OpenBSD Journal

Port knocking

Contributed by jose on from the false-security dept.

Dominique jacquel asks: "As seen on /. recently,

I am intrigged by the port knocking idea. Although this is very much an obscurity layer, it seem to be a great way to force would-be intruder to make a lot of noise before finding what they look for. Forcing five or six port knocks before a connection would make it difficult for scanners to find running services without being easily detectable. What to OpenBSD folk think of it?

Cheers. "

Port knocking has been used by malware for a while now, but I haven't seen a convincing argument for it in real security. Has anyone implemented this (for example using the pflog0 interface to retrieve packets) on OpenBSD?

(Comments are closed)

  1. By Anonymous Coward () on

    I'd love to see this or something like it native in OpenBSD - maybe intergrated with pf similar in a sense to authpf.

    I'd like to be able to open up sshd globally without the need of opening say port 22 (or any other assigned port for that matter) to the world, unless they know the portknock sequence (in essence, the password).

    This thinking is on the principle of "whatif" there's ever a remote exploit in OpenSSH; while still allowing myself ssh access from wherever I am remotely.

    To me, it's just an additional layer of security - perhaps security through obscurity but I personally see it as an addition to whatever existing infrastructure(s) is/are impletmented.

    Just my thoughts...

    1. By ssc () on

      isn't it funny that ppl try to protect themselves from bugs in software by adding even more software?

    2. By old3n () on

      Hmmm, no thanks, personally it's not something I'd use.

      AC, you say that you'd like to "open up sshd globally" but only to whoever knows the right portknock sequence/password... but this sequence is very vulnerable to evesdropping, DoS and network variations ie loss, reordering, NAT with load balancing...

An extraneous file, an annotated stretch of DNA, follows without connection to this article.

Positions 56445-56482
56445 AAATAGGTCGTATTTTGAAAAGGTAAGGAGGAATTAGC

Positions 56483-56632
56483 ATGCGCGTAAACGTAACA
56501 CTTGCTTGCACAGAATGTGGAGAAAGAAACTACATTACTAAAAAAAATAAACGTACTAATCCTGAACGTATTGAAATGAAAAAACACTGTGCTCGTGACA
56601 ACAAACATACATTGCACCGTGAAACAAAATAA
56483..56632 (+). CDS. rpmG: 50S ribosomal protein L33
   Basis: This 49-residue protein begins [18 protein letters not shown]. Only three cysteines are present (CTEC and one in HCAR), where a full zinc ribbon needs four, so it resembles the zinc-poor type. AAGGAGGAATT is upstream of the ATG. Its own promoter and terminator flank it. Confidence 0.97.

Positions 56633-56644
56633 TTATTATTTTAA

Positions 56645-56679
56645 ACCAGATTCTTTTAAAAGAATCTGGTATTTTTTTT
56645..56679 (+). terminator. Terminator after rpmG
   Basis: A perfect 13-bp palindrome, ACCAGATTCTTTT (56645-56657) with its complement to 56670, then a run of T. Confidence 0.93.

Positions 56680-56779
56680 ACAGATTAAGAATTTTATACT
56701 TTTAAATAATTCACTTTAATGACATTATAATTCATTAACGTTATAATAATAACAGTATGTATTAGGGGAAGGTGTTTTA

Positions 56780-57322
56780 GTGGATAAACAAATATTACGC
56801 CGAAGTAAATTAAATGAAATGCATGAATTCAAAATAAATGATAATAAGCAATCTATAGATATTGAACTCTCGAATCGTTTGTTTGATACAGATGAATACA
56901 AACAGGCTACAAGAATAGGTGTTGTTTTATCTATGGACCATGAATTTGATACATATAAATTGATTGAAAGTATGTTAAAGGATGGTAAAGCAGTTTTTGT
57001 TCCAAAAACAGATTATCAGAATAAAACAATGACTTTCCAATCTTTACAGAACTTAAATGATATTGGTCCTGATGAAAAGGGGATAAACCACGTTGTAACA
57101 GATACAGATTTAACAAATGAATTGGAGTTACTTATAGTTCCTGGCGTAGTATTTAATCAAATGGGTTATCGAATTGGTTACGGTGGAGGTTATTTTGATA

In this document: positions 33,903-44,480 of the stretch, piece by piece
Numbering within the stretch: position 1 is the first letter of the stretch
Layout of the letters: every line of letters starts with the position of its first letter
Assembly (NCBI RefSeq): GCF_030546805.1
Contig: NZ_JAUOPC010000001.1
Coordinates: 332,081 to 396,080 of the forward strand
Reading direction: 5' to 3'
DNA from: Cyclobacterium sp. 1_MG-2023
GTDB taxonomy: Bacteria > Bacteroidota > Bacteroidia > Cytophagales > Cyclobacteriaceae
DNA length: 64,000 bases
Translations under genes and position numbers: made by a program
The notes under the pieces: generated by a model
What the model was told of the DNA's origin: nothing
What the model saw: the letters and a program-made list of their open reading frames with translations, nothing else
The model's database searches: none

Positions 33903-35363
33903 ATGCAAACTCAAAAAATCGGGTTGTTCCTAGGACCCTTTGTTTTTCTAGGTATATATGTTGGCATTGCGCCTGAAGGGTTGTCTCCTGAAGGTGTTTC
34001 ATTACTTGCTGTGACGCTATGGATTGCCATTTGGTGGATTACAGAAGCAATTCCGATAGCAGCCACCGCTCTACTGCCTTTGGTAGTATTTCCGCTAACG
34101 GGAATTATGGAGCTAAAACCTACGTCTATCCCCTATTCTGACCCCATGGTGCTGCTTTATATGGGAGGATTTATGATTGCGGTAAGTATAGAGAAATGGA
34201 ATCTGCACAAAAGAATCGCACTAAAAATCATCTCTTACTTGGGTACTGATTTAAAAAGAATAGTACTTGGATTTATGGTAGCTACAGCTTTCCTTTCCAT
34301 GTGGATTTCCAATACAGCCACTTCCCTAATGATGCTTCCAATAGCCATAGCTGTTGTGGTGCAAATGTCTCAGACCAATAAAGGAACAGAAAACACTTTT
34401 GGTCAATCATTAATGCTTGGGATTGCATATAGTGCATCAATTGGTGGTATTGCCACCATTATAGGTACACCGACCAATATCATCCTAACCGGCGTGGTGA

Thanks, I'd much rather rely on some strong authentication (DSA or whatever) over a reliable link (TCP), like, er... SSH itself (doh!)

      "It's just an additional layer of security", maybe but it's weaker than what it supposedly protects. However, it certainly is another layer of complexity, with its own new problems...

      1. By Anonymous Coward () on

        Glad to hear your comments... Much appreciated as it gives me another perspective to look at things.

        Couple questions for you then..

        If they DoS it, couldn't they just as easily DoS OpenSSH itself?

        Sure it's possible to evesdrop the port sequences, so then they get that (taking them a couple more steps) and get to ssh. Now they're sitting at a login: prompt without a login/passwd. Where's the danger in that if ssh were already open to the world itself?

        I'm not trying to sound like an ass here at all, I really am curious on these questions.

        Don't get me wrong either. I trust OpenSSH, but as in the past there was bugs and always will be. I just hope they're not as serious as to allow remote execution or shell level access.


        1. By anonymous atom () on

          well maybe you should just keep your workstations offline or use packet filtering to limit who has access, obviously if you never leave the country you dont need to allow international traffic to your ssh port. you should have a pretty good idea of who should have ssh access and who shouldnt, write some pf rules to take care of it, you should be running pf already.

        2. By old3n () on

          Well AC, I'll try to satisfy your curiosity. :)
          Here's why it's IMHO (comments welcome) much easier to DoS a box relying on port knocking than on sshd alone.

          1) Unlike SSH/TCP, no handshake is necessary to transmit a port knock (that's the whole idea). Therefore pretty much anyone can spoof a sequence (correct or not) from any address without revealing anything about their possible identity.
          Impossible to filter out at the target.
          I could spoof knocks from a bazillion of machines (using part(s) of the right sequence if I sniffed it earlier, or just noise if I didn't). How many will the port-knock gatekeeper software keep track of? If it starts discarding legitimate attempts, better yet exhaust the host resources or even crashes, our DoS was successful.